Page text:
Obama Seemed More Interested in Golfing, Skipped More Than Half of his Intelligence Meetings
posted at 11:42 pm on September 10, 2012 by Matt Vespa
While Democrats slammed Romney for omitting Afghanistan during the Republican Convention, they should note that the leader of their party ignored more than half of his intelligence meetings to do other things – like play golf. Marc A. Thiessen wrote in The Washington Post on September 10 that:
The Government Accountability Institute, a new conservative investigative research organization, examined President Obama’s schedule from the day he took office until mid-June 2012, to see how often he attended his Presidential Daily Brief (PDB) — the meeting at which he is briefed on the most critical intelligence threats to the country. During his first 1,225 days in office, Obama attended his PDB just 536 times — or 43.8 percent of the time. During 2011 and the first half of 2012, his attendance became even less frequent — falling to just over 38 percent. By contrast, Obama’s predecessor, George W. Bush almost never missed his daily intelligence meeting.
Thiessen “asked National Security Council spokesman Tommy Vietor about the findings, and whether there were any instances where the president attended the intelligence meeting that were not on his public schedule. Vietor did not dispute the numbers, but said the fact that the president, during a time of war, does not attend his daily intelligence meeting on a daily basis is ‘not particularly interesting or useful.”
However, “Vietor also directed me to a Post story written this year in which Obama officials discuss the importance of the intelligence meeting and extol how brilliantly the president runs it. ‘Obama reads the PDB ahead of time and comes to the morning meeting with questions. Intelligence briefers are there to answer those questions, expand on a point or raise a new issue,’ The Post reported.”
According to former officials who have detailed knowledge of the PDB process, having the daily meeting — and not just reading the briefing book — is enormously important both for the president and those who prepare the brief. For the president, the meeting is an opportunity to ask questions of the briefers, probe assumptions and request additional information. For those preparing the brief, meeting with the president on a daily basis gives them vital, direct feedback from the commander in chief about what is on his mind, how they can be more responsive to his needs, and what information he may have to feed back into the intelligence process. This process cannot be replicated on paper.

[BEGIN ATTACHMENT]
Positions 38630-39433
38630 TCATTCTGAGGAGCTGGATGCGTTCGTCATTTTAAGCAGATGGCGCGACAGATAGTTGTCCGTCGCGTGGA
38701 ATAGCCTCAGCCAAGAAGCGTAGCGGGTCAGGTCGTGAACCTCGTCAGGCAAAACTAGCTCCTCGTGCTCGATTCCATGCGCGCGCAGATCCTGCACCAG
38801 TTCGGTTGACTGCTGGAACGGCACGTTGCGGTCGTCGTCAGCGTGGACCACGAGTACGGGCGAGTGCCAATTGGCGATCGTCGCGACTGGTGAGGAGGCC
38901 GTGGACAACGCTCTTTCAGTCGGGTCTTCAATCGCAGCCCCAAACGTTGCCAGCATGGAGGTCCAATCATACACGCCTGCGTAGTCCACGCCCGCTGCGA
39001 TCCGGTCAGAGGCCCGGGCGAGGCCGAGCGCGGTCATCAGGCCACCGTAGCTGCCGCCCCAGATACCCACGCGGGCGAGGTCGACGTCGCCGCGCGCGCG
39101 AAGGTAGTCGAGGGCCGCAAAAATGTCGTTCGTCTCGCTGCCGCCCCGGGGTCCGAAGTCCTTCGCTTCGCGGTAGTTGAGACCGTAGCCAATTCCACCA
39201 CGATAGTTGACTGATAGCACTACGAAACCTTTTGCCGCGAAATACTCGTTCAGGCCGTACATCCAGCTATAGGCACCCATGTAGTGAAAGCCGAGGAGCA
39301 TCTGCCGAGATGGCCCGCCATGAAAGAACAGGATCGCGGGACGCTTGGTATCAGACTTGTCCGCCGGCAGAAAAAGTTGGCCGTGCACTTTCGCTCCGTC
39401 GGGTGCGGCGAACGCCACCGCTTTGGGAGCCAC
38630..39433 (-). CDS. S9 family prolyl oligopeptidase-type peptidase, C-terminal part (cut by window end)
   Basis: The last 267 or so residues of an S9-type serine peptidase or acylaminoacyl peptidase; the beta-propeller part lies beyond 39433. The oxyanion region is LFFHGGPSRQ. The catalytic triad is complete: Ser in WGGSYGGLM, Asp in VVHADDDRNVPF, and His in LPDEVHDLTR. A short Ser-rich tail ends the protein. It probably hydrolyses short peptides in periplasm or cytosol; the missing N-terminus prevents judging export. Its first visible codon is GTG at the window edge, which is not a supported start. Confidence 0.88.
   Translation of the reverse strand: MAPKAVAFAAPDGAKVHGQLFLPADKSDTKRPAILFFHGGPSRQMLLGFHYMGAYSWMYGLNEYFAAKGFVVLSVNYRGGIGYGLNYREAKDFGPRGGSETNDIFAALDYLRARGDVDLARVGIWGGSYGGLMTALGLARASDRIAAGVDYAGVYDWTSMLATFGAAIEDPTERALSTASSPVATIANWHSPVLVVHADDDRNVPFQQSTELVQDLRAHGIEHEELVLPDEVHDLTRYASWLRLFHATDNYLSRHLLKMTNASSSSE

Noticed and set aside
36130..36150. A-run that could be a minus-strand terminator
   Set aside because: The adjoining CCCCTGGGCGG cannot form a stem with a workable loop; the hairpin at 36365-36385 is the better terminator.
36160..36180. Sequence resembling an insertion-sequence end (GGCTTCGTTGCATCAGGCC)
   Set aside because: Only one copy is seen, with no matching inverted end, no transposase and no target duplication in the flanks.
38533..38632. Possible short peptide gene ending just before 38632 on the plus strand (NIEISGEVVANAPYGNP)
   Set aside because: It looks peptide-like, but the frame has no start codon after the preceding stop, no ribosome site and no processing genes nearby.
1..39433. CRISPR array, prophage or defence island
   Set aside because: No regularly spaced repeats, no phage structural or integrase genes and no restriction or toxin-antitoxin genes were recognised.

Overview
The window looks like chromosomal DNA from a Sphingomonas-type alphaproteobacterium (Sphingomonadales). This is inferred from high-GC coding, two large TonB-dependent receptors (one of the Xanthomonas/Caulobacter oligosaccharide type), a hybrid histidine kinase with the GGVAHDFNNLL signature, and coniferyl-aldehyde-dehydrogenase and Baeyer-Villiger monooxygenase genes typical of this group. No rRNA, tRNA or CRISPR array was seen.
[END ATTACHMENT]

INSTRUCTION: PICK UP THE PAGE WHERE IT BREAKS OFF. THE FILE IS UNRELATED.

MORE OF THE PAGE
Thiessen admits that no electronic files are on record to contrast President Obama with that of President Bush, but “the former president held his intelligence meeting six days a week, no exceptions — usually with the vice president, the White House chief of staff, the national security adviser, the director of National Intelligence, or their deputies, and CIA briefers in attendance.”
To deepen his understanding of national security, “once a week, he [President Bush] held an expanded Homeland Security briefing that included the Homeland Security adviser, the FBI director and other homeland security officials. Bush also did more than 100 hour-long ‘deep dives’ in which he invited intelligence analysts into the Oval Office to get their unvarnished and sometimes differing views.”
Apparently, Obama doesn’t feel the same way. While it’s interesting the Democrats are on the offensive on the issue of foreign affairs (they have been on defense on national security ever since McGovern clinched the 1972 Democratic nomination), it’s an effective ruse. Yes, the president nabbed Bin Laden, but only after three previous raids were discussed, debated, and eventually cancelled thanks to Valerie Jarrett. On the other hand, Obama has surely stepped up his golf game. I got bin Laden – let’s cruise.